DNA Origami as a Technique to Build Virus Engulfing Shell Complexes



Holland, William Alexander

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Deoxyribonucleic acid (DNA) is the molecule used by all living organisms to carry their genetic information and pass on their heritable traits between generations. DNA molecules have also other intrinsic properties that make them promising building blocks to assemble novel bio-nanomaterial. Within the realm of nanotechnology exists a subfield known as structural DNA nanotechnology that uses the DNA molecule as a building block to precisely assemble nanostructures with prescribed features. DNA origami is one of the most versatile techniques developed in the DNA nanotechnology field. Indeed, DNA origami is an assembly technique, which utilizes a single stranded DNA scaffold that can be hybridized by many short oligonucleotides called staple strands to fold the nanoparticle into any desired shape in the 10 to 100 nm scale. These nanoparticles can be made into any shapes including 2D arrays and 3D nanoparticles that can be used for drug delivery, vaccine development, and viral capture among other applications. In addition, DNA is also easily functionalized with organic and inorganic molecules such as fluorophores and targeting moieties, which can be useful in visualization or tracking. The focus of this research is to leverage the advantages of DNA origami to design and assemble nanoparticles capable of enveloping viruses based on their respective capsid’s geometry and glycoprotein organization as a novel viral therapy technique. In this investigation, the rabies virus is used as a model of target. If the structural parameters of the array and the organization of the capturing moieties match with those of the viral capsid, then the DNA array nanoparticles should possess the capacity to efficiently bind to the Rabies Virus. Here, I designed and synthetized multiple nanoscale designs that meet the viral parameters of the rabies virus using the Tiamat software. Agarose gel electrophoresis was used to validate proper folding of the DNA origami nanoparticles. In a second time, gold beads modified with streptavidin was used to mimic the virus and serve as proof of principle with biotinylated DNA nanoarrays. The binding was validated with dynamic light scattering (DLS) and zeta potential measurements that show increase in size and change in the surface charge matching with coverage with DNA. All of these tests indicated that the origami nanoparticle had successfully bound to the gold-streptavidin complex and is ready to be used with viral capsids.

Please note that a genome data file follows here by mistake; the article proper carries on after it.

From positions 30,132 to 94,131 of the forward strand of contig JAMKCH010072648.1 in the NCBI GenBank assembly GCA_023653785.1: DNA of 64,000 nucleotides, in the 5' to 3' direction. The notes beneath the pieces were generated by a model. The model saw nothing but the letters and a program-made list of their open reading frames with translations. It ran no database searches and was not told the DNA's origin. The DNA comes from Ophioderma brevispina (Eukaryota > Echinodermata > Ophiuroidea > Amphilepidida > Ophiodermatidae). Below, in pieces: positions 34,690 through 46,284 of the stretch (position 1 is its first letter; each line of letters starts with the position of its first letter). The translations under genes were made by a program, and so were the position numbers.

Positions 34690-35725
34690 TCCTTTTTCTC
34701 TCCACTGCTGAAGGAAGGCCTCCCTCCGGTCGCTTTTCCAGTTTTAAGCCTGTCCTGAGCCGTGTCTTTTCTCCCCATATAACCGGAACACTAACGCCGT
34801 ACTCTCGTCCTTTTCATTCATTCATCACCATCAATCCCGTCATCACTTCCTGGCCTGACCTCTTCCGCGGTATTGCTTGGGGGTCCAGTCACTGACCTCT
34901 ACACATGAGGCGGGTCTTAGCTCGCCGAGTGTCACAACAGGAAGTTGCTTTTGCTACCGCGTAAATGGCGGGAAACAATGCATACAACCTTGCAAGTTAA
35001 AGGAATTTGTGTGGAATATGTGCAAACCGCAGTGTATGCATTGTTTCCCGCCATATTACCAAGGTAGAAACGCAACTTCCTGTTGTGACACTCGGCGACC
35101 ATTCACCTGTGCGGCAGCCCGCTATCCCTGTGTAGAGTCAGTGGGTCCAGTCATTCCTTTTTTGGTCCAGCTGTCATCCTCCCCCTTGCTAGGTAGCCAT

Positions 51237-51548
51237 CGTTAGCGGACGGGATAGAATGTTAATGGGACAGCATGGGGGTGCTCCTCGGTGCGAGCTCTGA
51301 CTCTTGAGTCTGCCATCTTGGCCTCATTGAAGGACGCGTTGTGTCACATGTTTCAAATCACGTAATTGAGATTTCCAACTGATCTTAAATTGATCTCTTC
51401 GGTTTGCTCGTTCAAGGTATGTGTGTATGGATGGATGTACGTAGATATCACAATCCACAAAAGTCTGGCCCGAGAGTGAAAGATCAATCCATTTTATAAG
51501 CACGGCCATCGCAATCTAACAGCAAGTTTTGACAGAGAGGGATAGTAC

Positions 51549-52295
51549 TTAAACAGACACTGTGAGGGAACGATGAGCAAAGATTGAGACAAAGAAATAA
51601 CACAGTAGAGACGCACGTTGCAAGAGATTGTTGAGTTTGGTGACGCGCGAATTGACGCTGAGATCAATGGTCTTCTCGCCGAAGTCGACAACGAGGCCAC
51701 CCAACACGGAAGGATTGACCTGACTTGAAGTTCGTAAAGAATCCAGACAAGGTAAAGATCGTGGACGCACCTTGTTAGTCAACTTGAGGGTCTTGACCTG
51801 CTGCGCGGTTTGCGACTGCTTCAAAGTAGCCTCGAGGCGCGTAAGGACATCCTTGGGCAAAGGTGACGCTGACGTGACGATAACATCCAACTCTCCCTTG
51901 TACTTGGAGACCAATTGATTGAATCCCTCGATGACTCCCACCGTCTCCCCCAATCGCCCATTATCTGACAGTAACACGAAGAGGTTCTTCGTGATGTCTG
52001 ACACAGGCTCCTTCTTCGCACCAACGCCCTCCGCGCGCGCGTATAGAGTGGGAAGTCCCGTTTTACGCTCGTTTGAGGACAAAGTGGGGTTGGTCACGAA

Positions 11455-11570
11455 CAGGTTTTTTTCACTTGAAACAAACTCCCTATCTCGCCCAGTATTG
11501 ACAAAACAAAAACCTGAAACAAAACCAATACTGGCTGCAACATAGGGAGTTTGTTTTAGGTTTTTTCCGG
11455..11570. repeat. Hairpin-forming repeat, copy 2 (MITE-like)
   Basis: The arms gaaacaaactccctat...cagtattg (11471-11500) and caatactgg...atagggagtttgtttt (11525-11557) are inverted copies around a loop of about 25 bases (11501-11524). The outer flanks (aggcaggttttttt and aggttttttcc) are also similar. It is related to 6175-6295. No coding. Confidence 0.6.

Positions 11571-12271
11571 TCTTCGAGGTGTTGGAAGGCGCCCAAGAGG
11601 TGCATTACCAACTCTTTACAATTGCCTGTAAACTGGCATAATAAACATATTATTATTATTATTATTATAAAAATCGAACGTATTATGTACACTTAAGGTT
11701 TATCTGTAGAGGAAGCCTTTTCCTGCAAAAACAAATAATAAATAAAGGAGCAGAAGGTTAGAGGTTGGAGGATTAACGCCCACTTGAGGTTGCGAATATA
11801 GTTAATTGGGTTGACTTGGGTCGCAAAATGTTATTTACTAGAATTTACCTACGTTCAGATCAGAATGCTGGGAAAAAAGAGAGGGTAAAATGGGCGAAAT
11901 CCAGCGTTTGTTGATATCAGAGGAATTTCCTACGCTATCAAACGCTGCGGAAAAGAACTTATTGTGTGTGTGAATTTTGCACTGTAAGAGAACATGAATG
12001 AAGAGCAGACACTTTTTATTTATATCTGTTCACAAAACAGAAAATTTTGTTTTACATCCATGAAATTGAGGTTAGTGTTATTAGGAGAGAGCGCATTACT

DNA, Shell, Virus, DNA Origami, Engulfing, Rabies